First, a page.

AUGUST 18, 1939
HYDE PARK, Thursday—Yesterday I spent the day in Sayville, Long Island, with my brother. He has a little cottage on Mr. and Mrs. Robert Deans' place, which is a wildlife preserve. We went by boat to the beach on Fire Island and the water was perfect in temperature and not too rough, even a smooth water swimmer like myself could enjoy it. There is nothing quite like lying on a sandy beach in the sun for complete relaxation. We had the best possible picnic, which Mrs. Dean supervised, and I have an idea that anything she does is always well done. The gentleman who cooked, had built his own outdoor fireplace from long experience in the woods and his chicken and coffee were excellent indeed.
I returned to New York City in time to change and to meet some friends for dinner before the HobbyLobby radio program. It is fortunate that we rehearse these programs beforehand, because I become so interested in watching the children cheer their mice in the race, that I entirely forgot that I had to continue the program. When we were really on the air, I had to resolutely look the other way, or I am sure I would have forgotten again because the children were so excited about their pets.
After leaving New York City, we drove up to the town hall in Hyde Park village, and I spoke for a few minutes at a League of Women Voters party. It seemed a shame to stop the dance, but I enjoyed seeing many people there. Mr. Shaemas O'Sheel and Mr. Robert Barnes had really filled the serious part of the evening, with Miss Dickerman presiding, and when I came in, the La Place band of Poughkeepsie, with Nick Benny leading, was doing very well from the entertainment standpoint.
Every time I go to New York City without going to the World's Fair, I feel a little guilty, for there is so much I still want to see and have not seen. I have never been back to the Federal Building, which I want to go through very carefully, I have not seen the WPA exhibit, and I have a childish desire to see "Titania's Palace" as well as innumerable foreign and state buildings which I have not yet glanced at. Perhaps next week when I go down again for Hobby-Lobby, I will have a spare hour or two which I can spend there. If not, I shall cerrainly try to steal a day or two later and spend full days there.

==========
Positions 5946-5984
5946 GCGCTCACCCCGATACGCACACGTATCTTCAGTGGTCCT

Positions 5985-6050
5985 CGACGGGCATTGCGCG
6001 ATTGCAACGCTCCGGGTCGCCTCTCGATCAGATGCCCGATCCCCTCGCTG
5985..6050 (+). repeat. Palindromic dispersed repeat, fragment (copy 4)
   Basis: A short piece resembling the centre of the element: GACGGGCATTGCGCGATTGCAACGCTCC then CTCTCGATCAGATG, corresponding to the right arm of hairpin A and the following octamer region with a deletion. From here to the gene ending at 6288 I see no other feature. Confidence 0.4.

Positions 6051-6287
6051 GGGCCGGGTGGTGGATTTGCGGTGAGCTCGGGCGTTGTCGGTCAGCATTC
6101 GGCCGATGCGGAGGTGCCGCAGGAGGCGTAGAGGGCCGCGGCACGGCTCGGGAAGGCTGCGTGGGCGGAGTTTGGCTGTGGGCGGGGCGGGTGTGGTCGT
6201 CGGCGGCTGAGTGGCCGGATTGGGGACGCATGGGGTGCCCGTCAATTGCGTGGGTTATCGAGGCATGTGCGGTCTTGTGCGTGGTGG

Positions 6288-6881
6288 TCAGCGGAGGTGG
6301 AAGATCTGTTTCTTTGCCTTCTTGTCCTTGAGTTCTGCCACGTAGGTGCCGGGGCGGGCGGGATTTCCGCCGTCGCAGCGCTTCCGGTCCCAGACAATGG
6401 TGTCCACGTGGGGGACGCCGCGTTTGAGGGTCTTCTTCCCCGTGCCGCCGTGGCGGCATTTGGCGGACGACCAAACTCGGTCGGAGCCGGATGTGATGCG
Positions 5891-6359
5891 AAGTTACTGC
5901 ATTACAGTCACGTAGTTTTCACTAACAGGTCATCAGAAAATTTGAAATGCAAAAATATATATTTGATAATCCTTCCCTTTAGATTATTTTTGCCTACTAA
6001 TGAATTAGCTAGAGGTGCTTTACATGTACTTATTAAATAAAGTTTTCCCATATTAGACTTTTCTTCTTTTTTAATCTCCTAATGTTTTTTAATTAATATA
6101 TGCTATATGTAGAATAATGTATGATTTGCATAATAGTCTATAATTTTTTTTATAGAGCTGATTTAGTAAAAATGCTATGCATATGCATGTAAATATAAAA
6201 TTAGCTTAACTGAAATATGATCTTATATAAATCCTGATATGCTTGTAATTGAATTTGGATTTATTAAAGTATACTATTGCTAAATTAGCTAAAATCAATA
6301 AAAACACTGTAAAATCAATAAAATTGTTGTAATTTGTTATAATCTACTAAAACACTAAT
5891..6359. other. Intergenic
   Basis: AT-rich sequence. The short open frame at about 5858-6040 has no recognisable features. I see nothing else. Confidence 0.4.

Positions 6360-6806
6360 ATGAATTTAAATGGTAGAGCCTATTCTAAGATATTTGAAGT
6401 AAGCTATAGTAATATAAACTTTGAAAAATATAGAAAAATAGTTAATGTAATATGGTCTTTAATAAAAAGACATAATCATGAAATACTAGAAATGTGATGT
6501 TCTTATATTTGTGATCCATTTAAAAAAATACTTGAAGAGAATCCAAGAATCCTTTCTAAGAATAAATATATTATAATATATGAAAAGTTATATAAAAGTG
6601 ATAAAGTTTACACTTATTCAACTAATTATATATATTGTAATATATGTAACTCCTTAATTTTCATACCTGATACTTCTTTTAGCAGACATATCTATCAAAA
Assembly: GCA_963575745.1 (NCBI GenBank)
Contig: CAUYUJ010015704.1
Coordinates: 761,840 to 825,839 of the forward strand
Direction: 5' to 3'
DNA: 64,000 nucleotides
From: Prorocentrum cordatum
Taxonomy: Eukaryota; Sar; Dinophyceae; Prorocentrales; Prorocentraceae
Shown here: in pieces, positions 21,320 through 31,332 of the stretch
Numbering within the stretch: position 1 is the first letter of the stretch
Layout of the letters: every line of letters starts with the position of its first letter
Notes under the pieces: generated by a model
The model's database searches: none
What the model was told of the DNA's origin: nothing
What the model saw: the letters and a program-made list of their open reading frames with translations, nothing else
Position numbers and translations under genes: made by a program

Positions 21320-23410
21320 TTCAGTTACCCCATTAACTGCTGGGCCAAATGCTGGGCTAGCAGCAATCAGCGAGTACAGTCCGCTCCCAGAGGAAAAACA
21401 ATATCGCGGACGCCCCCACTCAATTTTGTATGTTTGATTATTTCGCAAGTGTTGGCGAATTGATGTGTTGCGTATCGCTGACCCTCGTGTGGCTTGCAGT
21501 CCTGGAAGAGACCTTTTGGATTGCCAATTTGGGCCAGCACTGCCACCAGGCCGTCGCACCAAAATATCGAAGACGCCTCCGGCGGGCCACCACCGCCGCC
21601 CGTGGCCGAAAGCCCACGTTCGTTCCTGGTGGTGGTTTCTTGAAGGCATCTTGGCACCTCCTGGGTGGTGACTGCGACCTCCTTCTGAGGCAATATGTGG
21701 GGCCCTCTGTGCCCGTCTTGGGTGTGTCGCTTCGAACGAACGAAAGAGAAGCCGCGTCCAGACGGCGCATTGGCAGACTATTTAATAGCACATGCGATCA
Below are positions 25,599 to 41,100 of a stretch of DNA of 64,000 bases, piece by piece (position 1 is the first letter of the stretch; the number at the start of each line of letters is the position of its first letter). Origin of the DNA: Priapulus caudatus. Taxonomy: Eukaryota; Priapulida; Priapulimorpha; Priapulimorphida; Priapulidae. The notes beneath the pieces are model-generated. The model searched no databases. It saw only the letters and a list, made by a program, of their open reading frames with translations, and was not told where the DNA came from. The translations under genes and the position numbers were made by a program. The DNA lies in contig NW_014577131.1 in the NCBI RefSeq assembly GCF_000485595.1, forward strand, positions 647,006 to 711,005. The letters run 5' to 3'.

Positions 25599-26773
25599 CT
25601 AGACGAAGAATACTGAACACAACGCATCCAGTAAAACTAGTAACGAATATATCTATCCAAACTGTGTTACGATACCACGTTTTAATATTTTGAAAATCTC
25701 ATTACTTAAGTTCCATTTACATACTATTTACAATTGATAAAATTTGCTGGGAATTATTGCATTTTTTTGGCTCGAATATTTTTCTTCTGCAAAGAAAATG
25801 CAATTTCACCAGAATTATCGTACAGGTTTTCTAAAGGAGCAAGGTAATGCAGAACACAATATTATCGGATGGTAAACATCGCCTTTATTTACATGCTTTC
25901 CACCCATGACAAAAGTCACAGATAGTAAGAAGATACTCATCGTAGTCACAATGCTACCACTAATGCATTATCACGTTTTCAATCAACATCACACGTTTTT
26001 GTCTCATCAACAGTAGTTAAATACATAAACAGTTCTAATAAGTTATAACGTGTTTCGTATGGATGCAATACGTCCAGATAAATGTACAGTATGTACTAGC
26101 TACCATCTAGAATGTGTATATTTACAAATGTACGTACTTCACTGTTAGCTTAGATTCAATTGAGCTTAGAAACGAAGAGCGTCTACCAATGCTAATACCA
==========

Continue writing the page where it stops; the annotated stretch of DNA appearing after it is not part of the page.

I finished a book called "The Story Of A Lake," by Negley Farson. It is an interesting psychological study of a man who loved a woman, but who was never completely satisfied and therefore turned to other women, always looking for perfection and never finding it. Finally, when he lost the woman who really held his mind and gave him the best type of companionship, his grief drove him to take refuge with nature in a final effort to cleanse his soul. I have known men who resembled this man in some ways, and I think, perhaps, the book will add to the understanding which human beings should have for each other, but often fail to have.